Menn uncovers, for the first time, the mismanagement that plagued John Fanning's previous businesses, a trend that followed him to Napster. When Fanning's first business, Cambridge Automation, a computer reselling firm, hit hard times -- which was almost immediately after he purchased it -- Fanning kept it alive by "trying to strike new deals with creditors," which he did in a most unconventional style. "When some big businesses demanded their money, Fanning would call up and sound outraged, insisting on speaking with superior after superior until the creditor gave up and offered new terms." Fanning was fond of lawsuits, too. While he ran Chess.net, he filed what Menn calls a "ridiculous" suit against Sleator Games, one of Chess.net's main competitors -- Fanning charged that Sleator had barred him from advertising on the Sleator site, costing his business $248,000. The suit dragged on until Fanning's lawyers were allowed to quit the case, charging that he owed them $94,000 in legal fees.

With his 70 percent share of his nephew's company, Fanning put together a team at Napster that may have been unrivalled, in all of the Internet boom, in its inability to run businesses successfully -- and that's saying quite a lot for the late 1990s. Yosi Amram, the company's first major investor, had previously founded a news-retrieval company called Individual, but he was forced out from the firm after he began to make a series of expensive acquisitions "unrelated to our core business," one executive at the firm tells Menn. A director at the company accuses Amram of punching him upon being fired, though Amram defends his actions by saying that the person simply "puffed his chest out, and I pushed back." Amram's behavior was so erratic that people at Individual often wondered whether he was on drugs (he denies it) or had suddenly suffered "some kind of self-destructive break."

Another eccentric character running Napster was Bill Bales, the company's first chief of business development, who had founded the online video press release firm ON24. Bales was a cunning glad-hander who had a tendency to be "aggressively flirtatious with female colleagues." Alona Cherkassky, at the time a 22-year-old reporter at ON24, tells Menn that one day Bales told her how nice she looked, then "he mouthed the words 'I want to fuck you,'" a transgression that got him fired. (Bales claims he was guilty only of telling Cherkassky an off-color joke.) In 1992, Bales was charged with driving under the influence -- he had a .16 blood-alcohol content -- and then he failed to appear in court and at a first-offender education program on numerous occasions. One of his former girlfriends also accuses him of abusing alcohol and, in a sworn statement to the police, says that Bales "slapped, bit and restrained her" and "threatened her with a kitchen knife," Menn writes. He was eventually fired from Napster when several engineers said they would quit if Bales wasn't let go.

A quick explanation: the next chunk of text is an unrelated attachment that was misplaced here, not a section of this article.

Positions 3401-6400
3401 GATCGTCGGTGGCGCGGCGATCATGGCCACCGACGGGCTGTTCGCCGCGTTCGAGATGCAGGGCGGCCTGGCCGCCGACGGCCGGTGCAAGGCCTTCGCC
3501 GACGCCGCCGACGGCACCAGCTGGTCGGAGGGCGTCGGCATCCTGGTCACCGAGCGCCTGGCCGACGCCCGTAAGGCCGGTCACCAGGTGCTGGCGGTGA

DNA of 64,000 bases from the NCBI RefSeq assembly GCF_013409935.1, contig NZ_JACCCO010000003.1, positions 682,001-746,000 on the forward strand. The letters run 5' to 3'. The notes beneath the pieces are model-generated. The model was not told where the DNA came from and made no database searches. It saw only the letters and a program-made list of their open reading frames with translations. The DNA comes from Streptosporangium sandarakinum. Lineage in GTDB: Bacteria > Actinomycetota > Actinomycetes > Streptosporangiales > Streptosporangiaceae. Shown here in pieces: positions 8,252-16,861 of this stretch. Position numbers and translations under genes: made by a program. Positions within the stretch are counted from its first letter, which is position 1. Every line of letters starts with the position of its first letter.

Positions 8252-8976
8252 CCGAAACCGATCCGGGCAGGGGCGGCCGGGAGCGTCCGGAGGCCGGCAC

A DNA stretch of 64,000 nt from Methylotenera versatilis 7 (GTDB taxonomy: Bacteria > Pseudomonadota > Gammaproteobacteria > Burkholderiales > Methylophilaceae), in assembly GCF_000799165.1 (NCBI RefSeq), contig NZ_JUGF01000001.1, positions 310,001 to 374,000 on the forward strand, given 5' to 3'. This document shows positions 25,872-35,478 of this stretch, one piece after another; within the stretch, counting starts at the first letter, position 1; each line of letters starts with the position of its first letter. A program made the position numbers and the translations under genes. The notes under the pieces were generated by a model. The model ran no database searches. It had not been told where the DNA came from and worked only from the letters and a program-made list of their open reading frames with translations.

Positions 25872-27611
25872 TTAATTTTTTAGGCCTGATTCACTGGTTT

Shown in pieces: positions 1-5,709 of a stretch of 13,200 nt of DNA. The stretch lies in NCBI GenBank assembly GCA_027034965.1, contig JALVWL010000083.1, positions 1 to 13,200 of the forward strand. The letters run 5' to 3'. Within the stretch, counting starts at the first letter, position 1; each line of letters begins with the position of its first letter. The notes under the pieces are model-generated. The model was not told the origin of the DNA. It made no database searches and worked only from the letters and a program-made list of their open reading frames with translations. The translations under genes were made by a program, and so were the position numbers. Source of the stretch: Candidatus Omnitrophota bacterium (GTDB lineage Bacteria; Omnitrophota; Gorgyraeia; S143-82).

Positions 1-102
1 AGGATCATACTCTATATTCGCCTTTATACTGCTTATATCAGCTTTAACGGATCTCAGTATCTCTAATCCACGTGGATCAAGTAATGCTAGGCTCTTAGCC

Perhaps the sanest high-level person at Napster was Eileen Richardson, the company's first CEO. Richardson was a veteran venture capitalist whose biggest success was Interwoven, a Web content-management company that helped turn her VC firm's $3 million investment into $300 million. (Though Richardson, too, had problems at that company; she was asked to step down from the board after it was discovered that she was dating one of the firm's employees.) Richardson agreed to run Napster mainly because she liked the product. She was an "intense music fan," with a "warm, engaging personality," Menn writes. John Fanning, too, liked her: "She's hot!" he told a Napster employee.

The most stunning thing about any of these characters, though, is not in the various missteps of their past but the thing they had in common during their time at Napster: everyone at the company ignored any suggestion that the product they were pushing ran afoul of federal copyright laws, and that it would certainly raise the ire of the recording industry. Early in Napster's life, the venture firm Draper Atlantic, which had expressed some interest in buying into Napster, did a round of "due diligence" on the company's model -- and Jason Grosfield, a hedge-fund investor, uncovered serious legal liabilities, finding that Napster could be ruled illegal under all existing copyright precedents.

Napster's executives ignored that assessment. John Fanning commissioned his own study of the system, and his attorney, Seth Greenstein of the firm McDermott, Will & Emory, delivered a rosier outlook. Greenstein wrote that because there's no way to tell whether an MP3 file is a legitimate copy or not, Napster could always plead ignorance regarding the files on its system. But Greenstein also allowed that the combination of new technologies and new copyright laws made for the "grayest of the gray areas in the law," and that there was a 98 percent chance that Napster would get sued. The directors of the company shrugged that off. Richardson made no attempts to contact the recording industry, and when the industry tried to get in touch with Napster after the system started experiencing huge growth rates late in 1999, employees stalled them.